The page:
Excellent quote from Durbach, thanks. The low quality of free vaccinations is an eye-opener.

Sidenote for those accusations about any 'agendas'; the still standing and upvoted but isolated half-answer in response and as comment to the deleted one says about the deleted one:

I think the other answer though factually fair is a…

And another comment is clearly incomprehensible as it is one major point in the argument presented in the answer:

I can't help it, but for me that picture of the "horrible side effects of smallpox vaccination" is virtually indistinguishable from a picture of a smallpox victim...

Well, yeah, exactly the point. Ordinary people do not see much difference – and then conclude that smallpox vaccinations are maybe not as safe for them as propagandists always claim.

Perhaps this really accomplishes something. For lay people this is, and now image 19th century people delivering their child to the station, get a scar under dreadful conditions then return home being sick from whatever, but even worse: the younger sibling looking like this 2 weeks later. What would your own conclusion be? And you see from the colour that this is a more recent picture. (But thx for headsup, forgot to link outside alt-tag)

To which the detractor simply doubles down with:

I wish I could give more downvotes.

For explaining historical facts, medical facts, psychological and sociological explanations, all referenced? This looks like someone in some denial.

Yet another comment correctly concludes:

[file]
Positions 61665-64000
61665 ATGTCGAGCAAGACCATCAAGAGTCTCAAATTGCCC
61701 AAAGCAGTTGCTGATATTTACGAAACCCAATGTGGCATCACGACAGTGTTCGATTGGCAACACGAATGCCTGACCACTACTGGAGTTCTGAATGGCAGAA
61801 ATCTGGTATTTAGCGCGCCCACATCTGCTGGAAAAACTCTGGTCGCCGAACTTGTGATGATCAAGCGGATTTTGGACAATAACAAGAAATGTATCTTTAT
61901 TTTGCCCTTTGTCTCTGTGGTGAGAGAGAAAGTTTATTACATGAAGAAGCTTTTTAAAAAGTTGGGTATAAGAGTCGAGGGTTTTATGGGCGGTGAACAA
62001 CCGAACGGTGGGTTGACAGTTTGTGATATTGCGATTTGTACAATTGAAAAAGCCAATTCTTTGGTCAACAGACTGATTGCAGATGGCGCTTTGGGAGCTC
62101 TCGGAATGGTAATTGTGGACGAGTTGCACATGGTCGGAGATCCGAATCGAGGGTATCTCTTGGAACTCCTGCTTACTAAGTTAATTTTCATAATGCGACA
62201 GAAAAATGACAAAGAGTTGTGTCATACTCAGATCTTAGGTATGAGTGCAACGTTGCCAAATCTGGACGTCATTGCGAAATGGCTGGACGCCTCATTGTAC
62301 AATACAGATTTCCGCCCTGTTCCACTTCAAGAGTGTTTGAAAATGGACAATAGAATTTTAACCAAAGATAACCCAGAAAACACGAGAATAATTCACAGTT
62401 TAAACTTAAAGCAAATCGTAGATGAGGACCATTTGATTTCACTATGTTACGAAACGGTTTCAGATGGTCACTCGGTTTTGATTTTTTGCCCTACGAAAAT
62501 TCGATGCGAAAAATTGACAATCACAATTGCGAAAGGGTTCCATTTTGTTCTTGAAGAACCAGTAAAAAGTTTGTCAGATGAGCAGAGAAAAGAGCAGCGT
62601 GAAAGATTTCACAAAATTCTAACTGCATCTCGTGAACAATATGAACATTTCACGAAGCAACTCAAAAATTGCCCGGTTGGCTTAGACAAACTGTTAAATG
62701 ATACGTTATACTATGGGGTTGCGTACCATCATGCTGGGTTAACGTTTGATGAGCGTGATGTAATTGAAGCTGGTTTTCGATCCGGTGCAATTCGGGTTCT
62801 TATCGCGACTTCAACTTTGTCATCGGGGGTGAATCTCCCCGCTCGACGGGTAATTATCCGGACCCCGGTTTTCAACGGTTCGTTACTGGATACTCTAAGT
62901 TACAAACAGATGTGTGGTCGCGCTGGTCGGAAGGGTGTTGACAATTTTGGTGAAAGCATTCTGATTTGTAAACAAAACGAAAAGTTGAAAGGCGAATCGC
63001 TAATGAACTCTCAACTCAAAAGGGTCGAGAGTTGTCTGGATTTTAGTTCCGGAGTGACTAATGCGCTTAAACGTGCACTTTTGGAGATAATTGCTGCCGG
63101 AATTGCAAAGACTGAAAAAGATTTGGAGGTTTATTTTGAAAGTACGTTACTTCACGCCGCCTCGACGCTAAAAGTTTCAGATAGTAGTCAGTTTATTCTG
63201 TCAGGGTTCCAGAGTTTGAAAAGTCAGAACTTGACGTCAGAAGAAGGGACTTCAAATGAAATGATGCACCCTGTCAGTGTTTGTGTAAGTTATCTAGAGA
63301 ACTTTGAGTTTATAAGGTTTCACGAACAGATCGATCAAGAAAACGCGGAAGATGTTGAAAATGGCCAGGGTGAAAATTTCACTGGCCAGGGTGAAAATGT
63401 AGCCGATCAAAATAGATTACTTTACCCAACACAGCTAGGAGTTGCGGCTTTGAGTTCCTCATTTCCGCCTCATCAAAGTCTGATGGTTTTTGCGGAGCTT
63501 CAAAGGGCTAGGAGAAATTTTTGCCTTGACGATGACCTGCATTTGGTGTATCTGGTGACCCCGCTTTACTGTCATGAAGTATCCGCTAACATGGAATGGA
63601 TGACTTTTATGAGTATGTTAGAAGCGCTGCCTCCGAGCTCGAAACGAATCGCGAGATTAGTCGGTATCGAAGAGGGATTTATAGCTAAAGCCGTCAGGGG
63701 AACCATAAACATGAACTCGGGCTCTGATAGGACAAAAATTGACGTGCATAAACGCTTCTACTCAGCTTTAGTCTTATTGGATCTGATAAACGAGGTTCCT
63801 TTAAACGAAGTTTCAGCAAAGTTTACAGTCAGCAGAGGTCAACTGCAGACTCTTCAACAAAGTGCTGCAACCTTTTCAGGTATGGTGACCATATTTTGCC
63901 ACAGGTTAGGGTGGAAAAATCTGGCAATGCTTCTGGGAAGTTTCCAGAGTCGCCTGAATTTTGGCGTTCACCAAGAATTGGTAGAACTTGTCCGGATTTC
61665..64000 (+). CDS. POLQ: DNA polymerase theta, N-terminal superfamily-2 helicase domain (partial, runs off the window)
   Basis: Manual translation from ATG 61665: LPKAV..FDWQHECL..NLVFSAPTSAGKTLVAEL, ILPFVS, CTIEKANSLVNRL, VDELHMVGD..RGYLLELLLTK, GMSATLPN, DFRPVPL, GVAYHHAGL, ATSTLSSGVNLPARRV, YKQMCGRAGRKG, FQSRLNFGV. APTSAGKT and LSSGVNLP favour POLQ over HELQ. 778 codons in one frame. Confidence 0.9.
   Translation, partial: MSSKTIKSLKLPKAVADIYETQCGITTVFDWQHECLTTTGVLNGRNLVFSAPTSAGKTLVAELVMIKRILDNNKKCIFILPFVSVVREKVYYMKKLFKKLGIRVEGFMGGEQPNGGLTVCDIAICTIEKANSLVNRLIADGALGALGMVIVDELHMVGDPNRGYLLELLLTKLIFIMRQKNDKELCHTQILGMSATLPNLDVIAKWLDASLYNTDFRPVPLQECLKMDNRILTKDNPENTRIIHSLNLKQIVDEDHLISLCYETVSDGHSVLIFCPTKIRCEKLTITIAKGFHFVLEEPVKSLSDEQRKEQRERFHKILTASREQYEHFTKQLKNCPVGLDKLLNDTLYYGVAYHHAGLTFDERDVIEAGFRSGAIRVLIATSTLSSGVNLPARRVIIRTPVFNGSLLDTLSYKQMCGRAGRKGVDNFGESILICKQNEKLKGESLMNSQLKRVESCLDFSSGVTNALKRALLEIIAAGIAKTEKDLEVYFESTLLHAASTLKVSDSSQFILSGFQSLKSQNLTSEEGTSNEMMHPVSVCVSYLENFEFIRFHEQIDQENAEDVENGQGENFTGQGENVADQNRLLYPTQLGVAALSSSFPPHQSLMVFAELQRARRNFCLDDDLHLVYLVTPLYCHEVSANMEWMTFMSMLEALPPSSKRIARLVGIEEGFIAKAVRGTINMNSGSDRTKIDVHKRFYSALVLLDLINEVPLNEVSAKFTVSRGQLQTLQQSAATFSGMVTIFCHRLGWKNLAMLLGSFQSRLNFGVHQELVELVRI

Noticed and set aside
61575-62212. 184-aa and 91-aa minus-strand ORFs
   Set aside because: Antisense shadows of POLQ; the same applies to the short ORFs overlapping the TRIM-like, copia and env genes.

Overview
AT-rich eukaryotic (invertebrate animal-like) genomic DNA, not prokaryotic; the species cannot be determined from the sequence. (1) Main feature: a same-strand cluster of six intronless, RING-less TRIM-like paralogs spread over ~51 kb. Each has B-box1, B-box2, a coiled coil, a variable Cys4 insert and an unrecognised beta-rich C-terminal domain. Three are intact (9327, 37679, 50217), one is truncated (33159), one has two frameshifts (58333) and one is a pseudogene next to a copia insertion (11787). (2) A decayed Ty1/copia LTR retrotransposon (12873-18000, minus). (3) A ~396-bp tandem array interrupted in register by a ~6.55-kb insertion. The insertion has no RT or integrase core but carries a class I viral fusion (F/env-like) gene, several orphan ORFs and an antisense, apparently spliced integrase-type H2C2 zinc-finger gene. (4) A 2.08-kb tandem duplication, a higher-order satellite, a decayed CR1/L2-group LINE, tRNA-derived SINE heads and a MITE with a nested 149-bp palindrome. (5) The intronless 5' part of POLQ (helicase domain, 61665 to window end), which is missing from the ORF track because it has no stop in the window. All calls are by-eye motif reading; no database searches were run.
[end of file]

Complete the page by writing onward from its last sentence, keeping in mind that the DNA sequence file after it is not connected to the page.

The answer is well researched and documented. This is what should be taken into account while voting for answers. Whether someone perceives the answer as being pro or against vaccines is neither here not there.

And yet that's all we see from a certain subset of users here.

The fallacy of judging a historical answer by 'appealing to consequences' for contemporary present day politics agendas is even made quite explicit:

But when taking into account the risk of contagion when not vaccinated, as well as the effect of people refusing vaccination on principle when we as human society are trying to erradicate a disease (and hence the need for vaccination in future generations), summarizing as (boldface) "vaccinations are dangerous" is misleading at best.

Now that's not what I call sine ira et studio.

Dealing with criticism, whether valid or invalid, and the H:SE catch-22 of resolving disputed content

The answer was criticised heavily. With debating comments challenging any unreferenced claims they didn't like as 'untrue', 'misleading'.

The proper way of dealing with such allegations is a) correcting the content, b) removing the wrong content if allegations are true or c) proving them untrue.